The question I wanted to answer was (and still is): What few indicators should you focus on to be able to predict if the U.S. coin market will (1.) stay the same, (2.) get stronger, or (3.) get weaker? After many months, all that data and all that market info had been tabulated and digested, and the answer was much simpler than I thought . . .
And now we are pleased to bring you Part 2
And the Winner is . . .
When I started the project, my own personal guess was that the price of rare coins was affected primarily by two factors: the price of gold, and the inflation rate. I figured they would track exactly, and that there would be a time lag of a few weeks. It turns out that I was completely wrong.
Did coin prices follow interest rates? No.
Did they follow oil prices? Nope.
Did they follow the supply of money in circulation? Nyet.
Did they even follow the price of gold? Not really. It turns out the gold had only a very tiny influence on US coin prices, according to the numbers. That was a big surprise to me.
According to my research, the price levels of US rare coins could be predicted largely by (drum roll please) . . . watching the price of silver. During the period studied, anyway, there was about a 2 month lag in the price of that “basket” of rare coins vs. the price of an ounce of silver bullion.
At the time, silver was skyrocketing. Lots of coin dealers and collectors were taking some or all of their windfall profits in silver bullion (even scarce silver coins were often worth more as “melt value” than they were as collectables) and pouring their profits into rare coins.
There are only so many rare coins on the market at any one time. Thus, the prices of the rare coins on the market also skyrocketed. Conversely, when the silver market crashed, all of those people who made ridiculous amounts of money in silver bullion were now engaged in losing it each day as the price of silver plummeted. These people now had zero interest in buying any more rare coins. In fact, many would have liked to sell them for whatever they could get. And some did – taking huge percentage losses.
I’m not sure why the price of gold did not track US rare coin prices nearly as closely as silver did. My memory of those events was that when silver went up, gold did too. But the reality was, according to the data they followed different paths in many cases (though they obviously peaked in price at about the same time). Strange maybe, but that’s the story that the numbers told.
Yes, Dave, but what about Today’s Coin Market?
I’m going to guess that the influence of silver prices has less of an effect on the price of coins that it used to have. The boom in US coin prices from 1987-1990 occurred during a period of falling prices for both gold and silver, for example.
So what do we at the enormous Coin Rarities Online group of companies do these days to gauge the current health of the US coin market? Well, I’ll tell you what three things that I monitor:
1. Gold and silver price levels. Yes – the old standby. If you were going to choose only one thing to watch (OK, technically, two things), it would be this. If things don’t look good out there in the coin market, but the price of these two precious metals is strengthening, chances are the coin market will be fine.
2. Interest rates. I’m really not sure how well this tracks coin prices these days (it had little or no influence back in my 1963-1983 study), but logic tells me that some dealers and some collectors are borrowing money these days to buy coins, often from a home equity line of credit. Whether I think it is a good idea or not (I definitely do not) is immaterial – it is happening to some extent. If interest rates go up, it makes it less attractive to borrow money to buy coins. It also makes alternative places to park funds (such as bonds and money market accounts) more attractive.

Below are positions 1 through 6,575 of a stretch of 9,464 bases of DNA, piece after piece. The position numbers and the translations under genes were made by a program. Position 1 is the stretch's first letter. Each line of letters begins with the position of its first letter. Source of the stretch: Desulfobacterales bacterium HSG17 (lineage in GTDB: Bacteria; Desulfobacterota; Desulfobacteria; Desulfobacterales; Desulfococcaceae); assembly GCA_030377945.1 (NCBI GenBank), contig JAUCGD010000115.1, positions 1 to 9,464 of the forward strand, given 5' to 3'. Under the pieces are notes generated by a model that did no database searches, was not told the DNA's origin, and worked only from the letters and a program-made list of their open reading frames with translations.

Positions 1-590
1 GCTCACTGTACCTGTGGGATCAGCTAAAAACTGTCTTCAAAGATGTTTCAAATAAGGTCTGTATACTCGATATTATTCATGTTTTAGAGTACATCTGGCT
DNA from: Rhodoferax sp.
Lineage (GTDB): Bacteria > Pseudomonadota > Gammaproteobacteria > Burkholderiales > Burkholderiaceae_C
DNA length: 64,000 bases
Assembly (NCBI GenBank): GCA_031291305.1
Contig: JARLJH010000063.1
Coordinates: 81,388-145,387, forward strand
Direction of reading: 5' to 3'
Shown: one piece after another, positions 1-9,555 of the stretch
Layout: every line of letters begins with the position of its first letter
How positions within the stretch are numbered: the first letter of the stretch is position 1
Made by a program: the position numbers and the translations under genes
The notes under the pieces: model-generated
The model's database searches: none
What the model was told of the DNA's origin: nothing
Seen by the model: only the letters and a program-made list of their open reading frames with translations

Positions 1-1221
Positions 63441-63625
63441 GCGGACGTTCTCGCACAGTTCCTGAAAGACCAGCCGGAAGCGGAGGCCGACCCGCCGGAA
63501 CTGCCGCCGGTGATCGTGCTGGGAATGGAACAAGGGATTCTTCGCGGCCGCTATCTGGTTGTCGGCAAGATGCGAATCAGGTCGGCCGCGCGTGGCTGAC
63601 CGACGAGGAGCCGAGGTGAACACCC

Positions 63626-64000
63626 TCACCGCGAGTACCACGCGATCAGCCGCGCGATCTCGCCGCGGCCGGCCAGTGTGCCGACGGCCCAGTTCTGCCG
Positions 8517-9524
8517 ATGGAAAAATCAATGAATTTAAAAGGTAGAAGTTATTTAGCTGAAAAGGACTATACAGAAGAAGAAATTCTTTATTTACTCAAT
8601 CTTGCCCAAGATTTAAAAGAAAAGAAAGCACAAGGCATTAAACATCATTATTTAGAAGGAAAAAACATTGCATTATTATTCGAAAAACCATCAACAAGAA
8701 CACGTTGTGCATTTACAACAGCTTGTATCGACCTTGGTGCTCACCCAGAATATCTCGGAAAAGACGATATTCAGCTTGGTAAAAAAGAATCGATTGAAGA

3. How close to Greysheet “bid” prices most coins sell for at public auction. One needs to do a little work to get a feel for this. I use the Heritage Coins website (www.HA.com) because it is user friendly and has the most information in it. I choose some commonly traded coins (Saint Gaudens’ $20’s in PCGS or NGC MS-64; slightly better date Morgan Dollars, some gold commems, some common silver type coins in unc. and proof, etc.) and see how close to the published Greysheet bid levels most of them sell for.
If these items mostly sell for close to bid to over bid (as is the case at present), I don’t worry. If I check and it seems a lot of them are selling at significant discounts to Greysheet bid (20-30%), then I start to worry.
I don’t “handpick” the coins. I figure most such coins are of average or mediocre quality. If these coins are still selling for around bid or more, there is decent underlying demand. If they are selling for much less, that is a weak signal for coins.
Notice that I didn’t say anything about looking at selected “record” prices (i.e. a Buffalo nickel might sell for six times Greysheet bid at an auction, for example, and set a record price for the date. Or perhaps an 1804 Silver Dollar sets a new price record at auction). Something like this is always happening in the coin market, regardless of how strong or weak the market is. There are always a few lots in every auction whose prices amaze onlookers. I want to know what the great mass of ordinary coins is doing. Those will tell the true story.
Well, that’s it. You can agree or disagree with the points made above. I’m just telling you what we do here at CRO. These simple tools are far from infallible, but I think they will help you see the few things that really seem to move the coin market, and help you ignore the “tsunami” of conflicting information that is continually roaring at us.